Hospice care is for people who are in the last six months of life and still need that multidisciplinary approach to care. They may need a physician who can help with medications for pain and a nurse who can provide care specific to their condition. Social workers can moderate family meetings and formulate a roadmap of care for their loved one. Spiritual support, in the form of chaplaincy, can also be provided if that is wanted.

For many, the conversation that surrounds end of life care tends to come up only weeks, days, or hours before a loved one dies. While one may enter hospice with the understanding that they are “dying”, the level of attention and care that is provided increases the quality of life for the patient.

It benefits everyone to think loosely about what they want when it comes to medical treatment, emergency intervention, where they want to die, and who they want to care for them, when they are well and able to have this discussion. In other words, let those close to you know your wishes should you not be able to communicate them when they really need to know.

What to Expect with Hospice Care at Home

Hospice service can be provided at home or in a hospice facility that is dedicated to end of life care and comfort. Statistically, the majority of us will die in a hospital. Studies have been done in Japan that show that terminally ill cancer patients who chose to die at home lived significantly longer that those who remained in the hospital. Being at home, you are in the place where you are most comfortable and familiar. Being able to be at home provides a peace of mind that tends to the heart of the dying one.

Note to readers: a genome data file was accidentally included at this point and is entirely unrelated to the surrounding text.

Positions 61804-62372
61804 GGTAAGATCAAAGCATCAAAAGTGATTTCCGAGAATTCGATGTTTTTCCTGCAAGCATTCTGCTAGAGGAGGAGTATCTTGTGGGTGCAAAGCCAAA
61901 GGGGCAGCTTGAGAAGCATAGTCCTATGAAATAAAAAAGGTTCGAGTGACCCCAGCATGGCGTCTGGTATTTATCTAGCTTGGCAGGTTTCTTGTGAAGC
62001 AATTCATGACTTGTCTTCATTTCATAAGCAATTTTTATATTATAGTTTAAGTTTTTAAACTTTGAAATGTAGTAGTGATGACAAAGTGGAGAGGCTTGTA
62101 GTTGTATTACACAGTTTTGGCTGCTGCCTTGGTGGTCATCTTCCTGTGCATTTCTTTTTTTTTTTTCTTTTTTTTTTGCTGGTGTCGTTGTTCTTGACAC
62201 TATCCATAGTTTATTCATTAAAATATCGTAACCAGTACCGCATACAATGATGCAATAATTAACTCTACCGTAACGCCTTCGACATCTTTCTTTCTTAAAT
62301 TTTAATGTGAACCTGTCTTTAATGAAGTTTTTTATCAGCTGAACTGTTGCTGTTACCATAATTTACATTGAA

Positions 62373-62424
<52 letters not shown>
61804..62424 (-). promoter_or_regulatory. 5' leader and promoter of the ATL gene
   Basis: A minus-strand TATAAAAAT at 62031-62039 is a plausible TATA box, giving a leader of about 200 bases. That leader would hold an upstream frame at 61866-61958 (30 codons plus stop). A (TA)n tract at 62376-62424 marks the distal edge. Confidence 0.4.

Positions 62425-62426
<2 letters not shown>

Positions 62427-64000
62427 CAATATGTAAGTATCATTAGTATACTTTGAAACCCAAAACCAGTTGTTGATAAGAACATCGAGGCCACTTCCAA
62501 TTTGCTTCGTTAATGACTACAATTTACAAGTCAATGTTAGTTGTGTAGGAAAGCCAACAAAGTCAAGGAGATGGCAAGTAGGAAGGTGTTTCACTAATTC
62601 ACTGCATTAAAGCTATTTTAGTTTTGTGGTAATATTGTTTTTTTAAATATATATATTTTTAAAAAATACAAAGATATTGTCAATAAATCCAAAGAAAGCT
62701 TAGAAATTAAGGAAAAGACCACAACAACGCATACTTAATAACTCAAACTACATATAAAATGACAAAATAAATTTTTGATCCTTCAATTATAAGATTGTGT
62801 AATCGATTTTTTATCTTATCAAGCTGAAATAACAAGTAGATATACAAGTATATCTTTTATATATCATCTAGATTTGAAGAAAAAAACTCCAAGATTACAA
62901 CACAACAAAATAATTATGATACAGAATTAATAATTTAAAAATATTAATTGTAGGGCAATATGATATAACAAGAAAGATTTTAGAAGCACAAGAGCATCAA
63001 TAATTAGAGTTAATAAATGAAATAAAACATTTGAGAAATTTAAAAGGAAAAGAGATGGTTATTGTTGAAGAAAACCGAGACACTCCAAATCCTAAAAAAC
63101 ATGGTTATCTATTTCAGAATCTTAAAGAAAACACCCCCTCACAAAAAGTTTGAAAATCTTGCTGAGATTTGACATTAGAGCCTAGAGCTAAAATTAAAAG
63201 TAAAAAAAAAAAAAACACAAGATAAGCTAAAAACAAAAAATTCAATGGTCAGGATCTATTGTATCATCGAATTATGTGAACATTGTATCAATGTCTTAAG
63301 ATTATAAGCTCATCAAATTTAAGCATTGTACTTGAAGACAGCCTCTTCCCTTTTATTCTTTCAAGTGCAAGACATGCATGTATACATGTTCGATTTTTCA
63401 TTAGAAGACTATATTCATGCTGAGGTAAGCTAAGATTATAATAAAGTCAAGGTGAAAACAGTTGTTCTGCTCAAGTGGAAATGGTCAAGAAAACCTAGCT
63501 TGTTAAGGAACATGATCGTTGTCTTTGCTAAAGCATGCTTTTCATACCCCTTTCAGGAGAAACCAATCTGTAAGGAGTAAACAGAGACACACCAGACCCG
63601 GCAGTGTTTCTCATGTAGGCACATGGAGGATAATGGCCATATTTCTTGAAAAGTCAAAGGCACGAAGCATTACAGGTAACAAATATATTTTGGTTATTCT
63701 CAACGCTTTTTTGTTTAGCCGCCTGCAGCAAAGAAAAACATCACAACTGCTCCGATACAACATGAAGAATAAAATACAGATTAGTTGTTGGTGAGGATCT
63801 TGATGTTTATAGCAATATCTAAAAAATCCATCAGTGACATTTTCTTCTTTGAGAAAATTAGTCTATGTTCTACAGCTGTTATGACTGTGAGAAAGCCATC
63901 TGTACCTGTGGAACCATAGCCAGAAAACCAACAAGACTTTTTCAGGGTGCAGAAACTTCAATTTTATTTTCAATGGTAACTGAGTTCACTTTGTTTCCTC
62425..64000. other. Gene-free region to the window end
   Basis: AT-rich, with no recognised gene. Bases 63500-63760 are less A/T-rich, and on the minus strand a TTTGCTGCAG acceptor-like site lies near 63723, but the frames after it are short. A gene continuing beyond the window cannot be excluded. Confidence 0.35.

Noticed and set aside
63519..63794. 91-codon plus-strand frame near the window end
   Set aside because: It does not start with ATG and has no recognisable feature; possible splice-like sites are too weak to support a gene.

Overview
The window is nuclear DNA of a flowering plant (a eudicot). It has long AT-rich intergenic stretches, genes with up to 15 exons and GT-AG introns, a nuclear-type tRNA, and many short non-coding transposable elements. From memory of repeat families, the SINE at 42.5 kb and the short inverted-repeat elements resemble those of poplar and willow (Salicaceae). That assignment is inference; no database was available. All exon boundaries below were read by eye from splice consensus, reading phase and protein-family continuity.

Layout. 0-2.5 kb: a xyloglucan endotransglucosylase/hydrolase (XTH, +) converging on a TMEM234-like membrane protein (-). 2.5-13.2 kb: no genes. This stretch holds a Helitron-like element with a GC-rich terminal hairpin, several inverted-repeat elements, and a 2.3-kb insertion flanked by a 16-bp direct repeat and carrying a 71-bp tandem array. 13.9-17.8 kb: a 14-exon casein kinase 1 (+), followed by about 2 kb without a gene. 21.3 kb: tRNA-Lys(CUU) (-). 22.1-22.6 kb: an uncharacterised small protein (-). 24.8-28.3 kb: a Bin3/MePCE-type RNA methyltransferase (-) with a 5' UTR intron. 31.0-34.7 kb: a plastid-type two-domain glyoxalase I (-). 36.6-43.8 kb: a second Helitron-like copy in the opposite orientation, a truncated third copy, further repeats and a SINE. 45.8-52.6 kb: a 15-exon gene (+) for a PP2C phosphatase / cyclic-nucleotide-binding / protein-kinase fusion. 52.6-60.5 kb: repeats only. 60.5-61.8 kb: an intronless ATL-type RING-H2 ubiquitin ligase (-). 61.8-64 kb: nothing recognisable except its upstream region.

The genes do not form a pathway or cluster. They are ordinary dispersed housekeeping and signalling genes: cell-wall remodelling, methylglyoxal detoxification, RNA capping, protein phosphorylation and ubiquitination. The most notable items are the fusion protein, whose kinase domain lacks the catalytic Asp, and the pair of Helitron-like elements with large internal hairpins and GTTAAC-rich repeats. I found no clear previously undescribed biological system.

Once it becomes clear to a physician that the disease is incurable and the patient will most probably die within six months, hospice care is offered. A team of caregivers shows up. This quickly becomes an intimate process between the patient, the family, and the caregivers. All are aware of how tender the days ahead will be for the patient and her family. When working with a patient receiving hospice, caregivers hold true to providing the fundamental the principles of hospice care:

  • Comfort
  • Dignity and respect
  • Quality of life
  • Humanness to the dying process
  • Being supportive of family

The caregivers tend to consist of a physician, a registered nurse, a CNA, a social worker, and if desired a chaplain. Also, in this troop of care, some hospice organizations train volunteers to come to a patient’s home and support them and the family members through these last days.

Hospice at home takes the emergency out of dying. It is a time when one is supported and cared for to whatever degree is necessary. Hospice caregivers not only deal with the realities of providing the best possible physical care, they care for the individual and help insure that the family caregivers are supported.

How Home Care Agencies Support Hospice Patients

One very important issue to be aware of is that hospice caregivers do not provide around-clock-service. In general, hospice nurses and caregivers are only in the home for a few hours during the week.

Many families find themselves surprised by this fact. Including an additional home care plan in the overall care setup is crucial.

Apart from the hospice agency itself, other agencies are available to support the family in caring for their loved one. Fill any gaps in care by having a home care agency with work the hospice agency. If necessary, these agencies can even provide 24/7 care. Fundamental to these home care concierge services is the intention to provide compassionate one-on-one care at home to the dying.